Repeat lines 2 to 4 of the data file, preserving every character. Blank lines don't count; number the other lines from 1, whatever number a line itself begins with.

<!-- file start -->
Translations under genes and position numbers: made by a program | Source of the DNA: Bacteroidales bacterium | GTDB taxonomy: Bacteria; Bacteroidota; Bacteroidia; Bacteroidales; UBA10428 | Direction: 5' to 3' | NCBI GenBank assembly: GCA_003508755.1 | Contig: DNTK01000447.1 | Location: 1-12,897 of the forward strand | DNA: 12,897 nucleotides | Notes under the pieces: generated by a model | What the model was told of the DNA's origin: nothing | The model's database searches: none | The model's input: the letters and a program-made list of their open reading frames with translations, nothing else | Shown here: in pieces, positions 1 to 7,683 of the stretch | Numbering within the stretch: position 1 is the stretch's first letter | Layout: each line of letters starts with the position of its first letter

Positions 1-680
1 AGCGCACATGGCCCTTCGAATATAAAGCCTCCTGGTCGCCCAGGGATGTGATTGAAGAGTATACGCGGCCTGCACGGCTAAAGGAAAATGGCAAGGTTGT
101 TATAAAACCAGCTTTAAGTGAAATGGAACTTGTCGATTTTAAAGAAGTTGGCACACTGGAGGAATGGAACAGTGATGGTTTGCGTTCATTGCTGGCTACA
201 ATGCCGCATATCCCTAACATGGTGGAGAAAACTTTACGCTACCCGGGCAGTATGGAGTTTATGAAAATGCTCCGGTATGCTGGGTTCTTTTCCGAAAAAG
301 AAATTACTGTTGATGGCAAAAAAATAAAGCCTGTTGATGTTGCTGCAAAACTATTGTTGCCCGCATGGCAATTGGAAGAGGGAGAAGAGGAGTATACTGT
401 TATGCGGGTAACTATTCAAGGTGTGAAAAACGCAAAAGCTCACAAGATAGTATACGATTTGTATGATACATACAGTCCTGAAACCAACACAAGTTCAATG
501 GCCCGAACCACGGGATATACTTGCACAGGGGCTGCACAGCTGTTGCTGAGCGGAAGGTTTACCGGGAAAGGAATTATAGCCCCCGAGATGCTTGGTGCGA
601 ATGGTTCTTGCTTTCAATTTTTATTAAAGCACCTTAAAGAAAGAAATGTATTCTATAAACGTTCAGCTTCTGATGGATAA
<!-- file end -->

Positions 1-680
1 AGCGCACATGGCCCTTCGAATATAAAGCCTCCTGGTCGCCCAGGGATGTGATTGAAGAGTATACGCGGCCTGCACGGCTAAAGGAAAATGGCAAGGTTGT
101 TATAAAACCAGCTTTAAGTGAAATGGAACTTGTCGATTTTAAAGAAGTTGGCACACTGGAGGAATGGAACAGTGATGGTTTGCGTTCATTGCTGGCTACA